“This work soon made a glorious alteration in the town. So that in the Spring and Summer following it seemed, that is to say, the town, seemed to be full of the presence of God. It never was so full of love nor so full of joy and yet so full of distress as it was then. There were remarkable tokens of God's presence in almost every house. It was a time of joy in families on account of salvation being brought to them. Parents rejoicing over their children as newborn, husbands over their wives and wives over their husbands. The doings of God were then seen in His sanctuary. God's day was a delight and His tabernacles were amiable. Our public assemblies were then beautiful. The congregation was alive in God's service. Everyone earnestly intent on the public worship. Every hearer eager to drink in the words of the minister as they came from his mouth. The assembly in general were from time to time in tears while the Word was preached. Some weeping with sorrow and distress, others with joy and love, others with pity and concern for the souls of their neighbors.”

Jonathan Edwards: Works, London 1840, Vol I, p. 348.

That sure does sound like the effects of revival to me.

How can we participate in revival?

1. Turn the Lord in repentance acknowledging the sin that has kept you from sweet communion with Him.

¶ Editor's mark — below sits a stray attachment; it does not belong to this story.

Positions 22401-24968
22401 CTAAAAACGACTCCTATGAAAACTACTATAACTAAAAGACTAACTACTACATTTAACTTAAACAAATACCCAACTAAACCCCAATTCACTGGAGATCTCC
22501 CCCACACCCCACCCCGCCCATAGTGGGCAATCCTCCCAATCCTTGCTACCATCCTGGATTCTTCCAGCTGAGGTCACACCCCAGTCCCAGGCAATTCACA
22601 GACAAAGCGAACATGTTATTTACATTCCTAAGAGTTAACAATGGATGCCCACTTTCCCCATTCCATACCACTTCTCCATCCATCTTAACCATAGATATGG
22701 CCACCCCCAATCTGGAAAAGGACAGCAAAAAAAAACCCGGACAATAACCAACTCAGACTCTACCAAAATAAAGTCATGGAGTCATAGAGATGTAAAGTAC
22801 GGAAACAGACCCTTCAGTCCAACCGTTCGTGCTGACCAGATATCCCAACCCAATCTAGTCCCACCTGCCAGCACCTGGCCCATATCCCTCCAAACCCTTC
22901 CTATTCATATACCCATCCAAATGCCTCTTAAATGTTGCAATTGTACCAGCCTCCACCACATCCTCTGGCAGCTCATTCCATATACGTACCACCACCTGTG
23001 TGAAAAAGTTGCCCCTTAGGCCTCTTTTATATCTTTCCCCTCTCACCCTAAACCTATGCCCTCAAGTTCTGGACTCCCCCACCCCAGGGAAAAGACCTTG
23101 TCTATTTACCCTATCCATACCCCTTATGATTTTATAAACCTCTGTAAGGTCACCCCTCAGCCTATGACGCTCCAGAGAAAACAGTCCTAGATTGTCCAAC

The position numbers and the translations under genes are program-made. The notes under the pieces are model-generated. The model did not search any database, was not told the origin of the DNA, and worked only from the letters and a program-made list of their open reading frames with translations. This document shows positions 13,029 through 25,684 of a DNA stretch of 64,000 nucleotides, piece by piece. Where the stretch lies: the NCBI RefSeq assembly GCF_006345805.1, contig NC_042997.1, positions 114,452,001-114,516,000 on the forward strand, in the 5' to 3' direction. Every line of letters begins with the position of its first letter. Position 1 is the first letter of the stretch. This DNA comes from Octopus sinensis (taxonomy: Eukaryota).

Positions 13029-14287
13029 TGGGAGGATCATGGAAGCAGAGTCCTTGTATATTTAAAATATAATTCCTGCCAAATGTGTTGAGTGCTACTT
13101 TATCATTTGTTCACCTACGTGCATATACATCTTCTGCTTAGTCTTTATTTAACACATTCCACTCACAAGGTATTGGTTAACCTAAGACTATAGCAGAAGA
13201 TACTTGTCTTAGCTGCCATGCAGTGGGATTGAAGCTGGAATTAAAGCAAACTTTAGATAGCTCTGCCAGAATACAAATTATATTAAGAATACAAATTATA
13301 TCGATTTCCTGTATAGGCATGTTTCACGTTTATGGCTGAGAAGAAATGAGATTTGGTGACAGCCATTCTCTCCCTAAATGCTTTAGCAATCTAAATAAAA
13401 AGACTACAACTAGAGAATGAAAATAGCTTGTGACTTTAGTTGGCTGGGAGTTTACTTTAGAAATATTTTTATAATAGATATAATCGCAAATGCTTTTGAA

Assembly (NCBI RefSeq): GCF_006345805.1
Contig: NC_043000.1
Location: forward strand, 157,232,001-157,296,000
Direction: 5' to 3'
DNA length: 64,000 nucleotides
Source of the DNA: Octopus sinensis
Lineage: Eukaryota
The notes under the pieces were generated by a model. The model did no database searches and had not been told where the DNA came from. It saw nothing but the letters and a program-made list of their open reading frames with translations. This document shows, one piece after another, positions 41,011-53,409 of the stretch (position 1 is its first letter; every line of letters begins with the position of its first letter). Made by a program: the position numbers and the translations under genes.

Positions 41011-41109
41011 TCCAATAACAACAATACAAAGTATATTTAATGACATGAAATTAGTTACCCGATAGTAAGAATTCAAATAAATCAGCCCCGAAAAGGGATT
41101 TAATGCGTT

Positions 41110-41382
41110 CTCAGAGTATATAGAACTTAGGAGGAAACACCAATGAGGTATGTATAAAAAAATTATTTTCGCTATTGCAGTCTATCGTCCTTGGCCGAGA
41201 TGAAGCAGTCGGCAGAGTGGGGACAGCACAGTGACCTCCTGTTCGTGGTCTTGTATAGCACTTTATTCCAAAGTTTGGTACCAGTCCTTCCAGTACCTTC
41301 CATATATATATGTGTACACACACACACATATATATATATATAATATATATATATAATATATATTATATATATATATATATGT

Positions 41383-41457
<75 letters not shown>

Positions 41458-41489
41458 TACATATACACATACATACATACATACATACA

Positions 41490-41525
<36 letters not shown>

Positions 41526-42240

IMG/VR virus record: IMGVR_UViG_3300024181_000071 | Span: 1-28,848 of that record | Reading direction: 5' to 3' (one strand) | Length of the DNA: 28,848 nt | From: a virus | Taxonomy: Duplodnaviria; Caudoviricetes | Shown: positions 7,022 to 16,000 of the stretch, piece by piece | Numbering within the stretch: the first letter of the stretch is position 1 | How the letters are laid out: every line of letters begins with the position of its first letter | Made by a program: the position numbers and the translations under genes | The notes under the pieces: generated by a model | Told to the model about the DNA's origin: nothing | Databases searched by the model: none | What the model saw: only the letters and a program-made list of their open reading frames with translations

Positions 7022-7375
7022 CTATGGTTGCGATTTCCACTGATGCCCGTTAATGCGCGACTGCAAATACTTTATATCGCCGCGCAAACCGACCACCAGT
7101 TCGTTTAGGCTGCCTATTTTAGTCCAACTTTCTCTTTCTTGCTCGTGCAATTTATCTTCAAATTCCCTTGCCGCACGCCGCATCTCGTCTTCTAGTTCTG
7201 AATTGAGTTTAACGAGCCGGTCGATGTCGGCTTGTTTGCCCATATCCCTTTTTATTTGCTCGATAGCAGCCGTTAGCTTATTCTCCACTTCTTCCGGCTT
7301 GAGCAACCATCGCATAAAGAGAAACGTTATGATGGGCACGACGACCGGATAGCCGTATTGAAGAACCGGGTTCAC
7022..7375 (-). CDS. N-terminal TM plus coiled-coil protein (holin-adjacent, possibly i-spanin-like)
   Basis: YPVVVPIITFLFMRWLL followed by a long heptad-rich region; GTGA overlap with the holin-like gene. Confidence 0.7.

Repeatedly in Scripture God calls his people to return to Him both in the old and new covenant. Here are two examples from both:

“Yet even now,” declares the Lord, “return to me with all your heart, with fasting, with weeping, and with mourning; and rend your hearts and not your garments.”Return to the Lord your God, for he is gracious and merciful, slow to anger, and abounding in steadfast love; and he relents over disaster. Joel 2:12-13 ESV
15 “‘I know your works: you are neither cold nor hot. Would that you were either cold or hot! 16 So, because you are lukewarm, and neither hot nor cold, I will spit you out of my mouth. 17 For you say, I am rich, I have prospered, and I need nothing, not realizing that you are wretched, pitiable, poor, blind, and naked. 18 I counsel you to buy from me gold refined by fire, so that you may be rich, and white garments so that you may clothe yourself and the shame of your nakedness may not be seen, and salve to anoint your eyes, so that you may see. 19 Those whom I love, I reprove and discipline, so be zealous and repent. 20 Behold, I stand at the door and knock. If anyone hears my voice and opens the door, I will come in to him and eat with him, and he with me. Revelation 2:15-20 ESV

2. Linger in the word of God until your heart is warmed by its truth and beauty and act upon what the Lord is calling you to do.

Read Nehemiah chapter 8 & 9 and see the beautiful repentant response of the Israelites after hearing the Torah read to them. And being convicted of their sin, they confessed their sins to the Lord who is a “God ready to forgive, gracious and merciful, slow to anger and abounding in steadfast love” (Nehemiah 9:17 ESV).

3. Wait on the Lord in prayer.